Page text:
Reducing Digital Paperwork

Software does not always reduce workload. It can increase it, if there is a need to enter data into multiple systems, said Panos Hatzikyriakos of Unitized Ocean Transport Limited

One common scenario where software can increase workload is when data needs to be entered into multiple systems.

It is too common for seafarers to have to spend “endless hours in front of PCs,” said Panos Hatzikyriakos, head of health, safety, quality, and environment (HSQE) with Unitized Ocean Transport Limited, speaking at the Tanker Operator Athens event in May.

Shore management relies on ship personnel to input data into a system and send that data to the office. This type of data exchange between the ship and the shore is common in maritime operations and can involve various aspects of vessel management, reporting, and communication.

“The crew may have another one hundred tasks to do, instead of sending emails and filling systems with data. It is kind of a new slavery.”

For some time, people have talked about ‘spreadsheet hell’ onboard, with crew required to enter data into multiple spreadsheets and send them to different places. But now they additionally have to enter data into multiple software systems.

For vessel performance monitoring, the same data sometimes needs to be entered multiple times into different systems, such as into the company ERP system, in different customized spreadsheets requested by the operations department and charterers, he said.

“I don’t know how much time [it takes] but obviously more than 5 minutes.”

Ideally a technology would be available which could automate the input of data into the various systems.

The ease of sending e-mail to ships means that people often add to the work burden.

“Shore personnel get frustrated when the captain doesn’t reply in five minutes,” he said.

Then, miscommunication or incomplete data provided by seafarers can lead to a cycle of endless requests from the office to the ship for clarification or additional information. This communication breakdown can result in inefficiencies, delays, and frustration for both ship personnel and shore management, he said.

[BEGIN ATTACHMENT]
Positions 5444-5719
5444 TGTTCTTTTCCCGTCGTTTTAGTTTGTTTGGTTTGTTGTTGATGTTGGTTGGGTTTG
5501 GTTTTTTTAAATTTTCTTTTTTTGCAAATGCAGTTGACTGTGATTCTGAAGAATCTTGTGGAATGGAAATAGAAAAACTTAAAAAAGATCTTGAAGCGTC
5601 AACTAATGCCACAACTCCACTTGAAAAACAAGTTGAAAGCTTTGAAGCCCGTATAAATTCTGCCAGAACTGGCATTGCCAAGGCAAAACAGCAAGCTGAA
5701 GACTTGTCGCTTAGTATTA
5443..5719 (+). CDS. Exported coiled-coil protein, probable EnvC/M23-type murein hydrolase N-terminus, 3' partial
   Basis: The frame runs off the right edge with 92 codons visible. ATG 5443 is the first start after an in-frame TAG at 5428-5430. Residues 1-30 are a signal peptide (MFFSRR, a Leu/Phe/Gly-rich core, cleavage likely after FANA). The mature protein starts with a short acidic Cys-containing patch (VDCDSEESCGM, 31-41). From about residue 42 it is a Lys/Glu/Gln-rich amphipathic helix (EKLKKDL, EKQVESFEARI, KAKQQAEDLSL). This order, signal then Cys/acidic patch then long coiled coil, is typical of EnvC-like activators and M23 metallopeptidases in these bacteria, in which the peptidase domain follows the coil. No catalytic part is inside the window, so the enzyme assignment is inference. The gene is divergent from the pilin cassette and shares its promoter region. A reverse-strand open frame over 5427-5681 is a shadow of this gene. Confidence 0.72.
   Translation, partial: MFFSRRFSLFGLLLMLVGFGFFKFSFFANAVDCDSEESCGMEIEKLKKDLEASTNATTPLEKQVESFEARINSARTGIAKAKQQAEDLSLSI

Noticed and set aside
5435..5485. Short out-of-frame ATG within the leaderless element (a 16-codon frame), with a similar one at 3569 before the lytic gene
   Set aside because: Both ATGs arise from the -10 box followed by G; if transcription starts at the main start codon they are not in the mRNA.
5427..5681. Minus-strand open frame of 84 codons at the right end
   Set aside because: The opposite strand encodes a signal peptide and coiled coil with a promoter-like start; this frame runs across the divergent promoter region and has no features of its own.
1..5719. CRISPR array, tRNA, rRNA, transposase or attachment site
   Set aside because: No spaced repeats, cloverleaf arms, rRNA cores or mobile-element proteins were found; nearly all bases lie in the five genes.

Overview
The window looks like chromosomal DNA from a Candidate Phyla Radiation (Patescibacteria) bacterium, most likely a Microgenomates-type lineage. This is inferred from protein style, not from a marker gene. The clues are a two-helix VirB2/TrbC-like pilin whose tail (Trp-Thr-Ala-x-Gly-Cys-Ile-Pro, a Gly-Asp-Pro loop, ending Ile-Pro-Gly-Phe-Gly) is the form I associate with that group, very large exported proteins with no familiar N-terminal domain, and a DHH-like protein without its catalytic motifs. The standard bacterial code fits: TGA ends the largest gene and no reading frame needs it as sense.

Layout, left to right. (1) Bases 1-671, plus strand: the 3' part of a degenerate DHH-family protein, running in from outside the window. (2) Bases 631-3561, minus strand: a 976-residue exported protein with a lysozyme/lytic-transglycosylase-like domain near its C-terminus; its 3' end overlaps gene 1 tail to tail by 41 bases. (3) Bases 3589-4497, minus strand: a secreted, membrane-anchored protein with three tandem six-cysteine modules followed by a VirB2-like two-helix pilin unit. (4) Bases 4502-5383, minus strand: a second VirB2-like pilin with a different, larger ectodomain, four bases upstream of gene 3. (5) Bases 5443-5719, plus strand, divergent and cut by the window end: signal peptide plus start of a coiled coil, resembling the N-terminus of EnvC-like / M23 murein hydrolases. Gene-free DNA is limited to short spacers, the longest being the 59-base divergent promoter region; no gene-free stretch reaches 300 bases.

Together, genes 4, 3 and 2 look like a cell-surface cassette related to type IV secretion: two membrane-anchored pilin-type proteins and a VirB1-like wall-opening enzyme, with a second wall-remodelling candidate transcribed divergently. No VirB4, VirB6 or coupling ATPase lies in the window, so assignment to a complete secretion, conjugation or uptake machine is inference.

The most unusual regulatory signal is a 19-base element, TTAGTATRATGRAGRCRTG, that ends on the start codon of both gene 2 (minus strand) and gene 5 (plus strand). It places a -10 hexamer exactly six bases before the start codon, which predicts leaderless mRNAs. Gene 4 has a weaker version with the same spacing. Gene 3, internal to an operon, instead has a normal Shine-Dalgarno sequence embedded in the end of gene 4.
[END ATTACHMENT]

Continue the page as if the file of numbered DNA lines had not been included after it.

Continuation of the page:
Crew do get fed up with endless demands for data. “At our last crew conference in Manilla, a guy said, ‘we send you the data, we never get any answer back. We have not seen any analysis. what is the benefit for us?’”

“We have this massive data coming to the office, what are we doing with the data?

“Instead of having increased effectiveness with digitisation, I think we have stalled it,” he said.

When purchasing new software, a shipping company should ideally first ensure that it can communicate with all the other systems it has, he said.

On the positive side, digital technology has revolutionized many aspects of maritime operations, including passage planning, he said.

People used to spend 5-6 hours on the process of manually plotting a route on paper charts and then transferring the information to forms that was time-consuming and labour-intensive.

With ECDIS, navigators can draw an approximate route directly on the digital chart, and software automatically generates a detailed route, including relevant navigational information.

Although it helps that this software does not need to integrate with any other, he said.

Mr Hatzikyriakos has been impressed by some technologies. “I saw a fantastic presentation of a collaboration between a shipping company and a software developer which demonstrates the innovative use of artificial intelligence (AI) and video analytics technology to enhance safety and operational efficiency in the maritime industry.,” he said.

“The system’s immediate alerts enable shore-based personnel to respond quickly to emerging safety issues, potentially preventing accidents or incidents from escalating. For example,missing safety gear detection (such as a hard hat), inactivity detection (someone not moving for three minutes), smoke detection.”




  LMB-BML 2007 Webmaster & designer: Cmdt. André Jehaes - email